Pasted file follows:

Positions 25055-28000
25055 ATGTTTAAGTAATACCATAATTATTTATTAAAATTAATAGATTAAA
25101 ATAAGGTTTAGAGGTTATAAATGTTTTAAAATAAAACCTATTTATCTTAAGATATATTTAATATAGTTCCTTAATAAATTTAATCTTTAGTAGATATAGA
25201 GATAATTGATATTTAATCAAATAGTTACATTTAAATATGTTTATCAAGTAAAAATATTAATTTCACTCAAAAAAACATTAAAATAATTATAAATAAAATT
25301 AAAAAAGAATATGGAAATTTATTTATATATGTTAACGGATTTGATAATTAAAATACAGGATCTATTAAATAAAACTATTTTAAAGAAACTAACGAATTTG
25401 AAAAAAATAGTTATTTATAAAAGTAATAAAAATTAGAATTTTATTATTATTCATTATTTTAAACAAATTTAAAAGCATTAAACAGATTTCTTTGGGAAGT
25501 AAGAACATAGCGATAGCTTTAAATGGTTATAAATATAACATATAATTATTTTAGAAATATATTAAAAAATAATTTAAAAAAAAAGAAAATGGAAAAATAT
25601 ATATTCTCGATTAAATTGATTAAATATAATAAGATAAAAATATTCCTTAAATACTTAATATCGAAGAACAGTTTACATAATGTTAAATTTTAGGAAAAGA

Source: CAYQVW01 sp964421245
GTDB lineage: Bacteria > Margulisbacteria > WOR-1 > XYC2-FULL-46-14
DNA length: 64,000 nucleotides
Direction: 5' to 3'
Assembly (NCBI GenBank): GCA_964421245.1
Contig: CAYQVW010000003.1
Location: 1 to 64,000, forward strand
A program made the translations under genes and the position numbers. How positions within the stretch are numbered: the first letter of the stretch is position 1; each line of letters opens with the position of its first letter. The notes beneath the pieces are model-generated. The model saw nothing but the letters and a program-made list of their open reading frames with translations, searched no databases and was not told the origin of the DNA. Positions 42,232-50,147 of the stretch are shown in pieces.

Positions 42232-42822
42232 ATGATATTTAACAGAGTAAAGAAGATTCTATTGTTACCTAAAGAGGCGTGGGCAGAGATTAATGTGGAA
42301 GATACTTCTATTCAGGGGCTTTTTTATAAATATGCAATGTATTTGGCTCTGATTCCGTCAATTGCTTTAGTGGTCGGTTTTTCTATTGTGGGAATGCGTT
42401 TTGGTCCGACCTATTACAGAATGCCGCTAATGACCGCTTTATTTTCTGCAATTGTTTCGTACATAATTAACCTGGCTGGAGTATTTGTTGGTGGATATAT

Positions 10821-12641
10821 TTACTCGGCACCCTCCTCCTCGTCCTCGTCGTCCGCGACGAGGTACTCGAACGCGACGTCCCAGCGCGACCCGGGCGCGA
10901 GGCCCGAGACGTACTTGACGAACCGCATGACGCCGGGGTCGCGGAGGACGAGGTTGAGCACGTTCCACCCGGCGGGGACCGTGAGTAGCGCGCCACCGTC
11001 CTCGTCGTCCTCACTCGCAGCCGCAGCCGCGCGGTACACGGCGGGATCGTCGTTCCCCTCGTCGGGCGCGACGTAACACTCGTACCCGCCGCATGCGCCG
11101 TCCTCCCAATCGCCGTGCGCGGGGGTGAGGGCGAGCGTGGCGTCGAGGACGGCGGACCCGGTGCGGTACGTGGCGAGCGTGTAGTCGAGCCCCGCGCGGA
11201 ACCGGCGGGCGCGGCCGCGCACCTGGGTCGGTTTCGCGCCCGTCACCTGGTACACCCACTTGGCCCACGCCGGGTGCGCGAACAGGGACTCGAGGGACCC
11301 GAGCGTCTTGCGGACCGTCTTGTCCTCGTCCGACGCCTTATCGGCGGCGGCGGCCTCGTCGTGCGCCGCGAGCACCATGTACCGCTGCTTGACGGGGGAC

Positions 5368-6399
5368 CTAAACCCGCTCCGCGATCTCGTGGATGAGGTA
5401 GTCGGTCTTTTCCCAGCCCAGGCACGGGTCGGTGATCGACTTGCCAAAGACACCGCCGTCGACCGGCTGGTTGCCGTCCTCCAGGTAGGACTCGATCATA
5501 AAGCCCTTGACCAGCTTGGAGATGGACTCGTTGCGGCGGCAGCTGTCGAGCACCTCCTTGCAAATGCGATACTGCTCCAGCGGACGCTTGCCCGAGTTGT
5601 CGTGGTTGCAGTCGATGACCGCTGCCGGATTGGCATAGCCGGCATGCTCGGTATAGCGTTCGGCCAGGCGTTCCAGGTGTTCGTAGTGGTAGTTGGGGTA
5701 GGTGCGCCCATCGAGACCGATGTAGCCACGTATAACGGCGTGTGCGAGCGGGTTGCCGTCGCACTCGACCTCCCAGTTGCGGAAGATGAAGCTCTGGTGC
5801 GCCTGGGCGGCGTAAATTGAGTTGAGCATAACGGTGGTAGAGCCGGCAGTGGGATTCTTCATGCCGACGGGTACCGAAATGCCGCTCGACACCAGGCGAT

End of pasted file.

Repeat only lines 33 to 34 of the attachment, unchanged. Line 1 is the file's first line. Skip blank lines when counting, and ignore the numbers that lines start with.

5701 GGTGCGCCCATCGAGACCGATGTAGCCACGTATAACGGCGTGTGCGAGCGGGTTGCCGTCGCACTCGACCTCCCAGTTGCGGAAGATGAAGCTCTGGTGC
5801 GCCTGGGCGGCGTAAATTGAGTTGAGCATAACGGTGGTAGAGCCGGCAGTGGGATTCTTCATGCCGACGGGTACCGAAATGCCGCTCGACACCAGGCGAT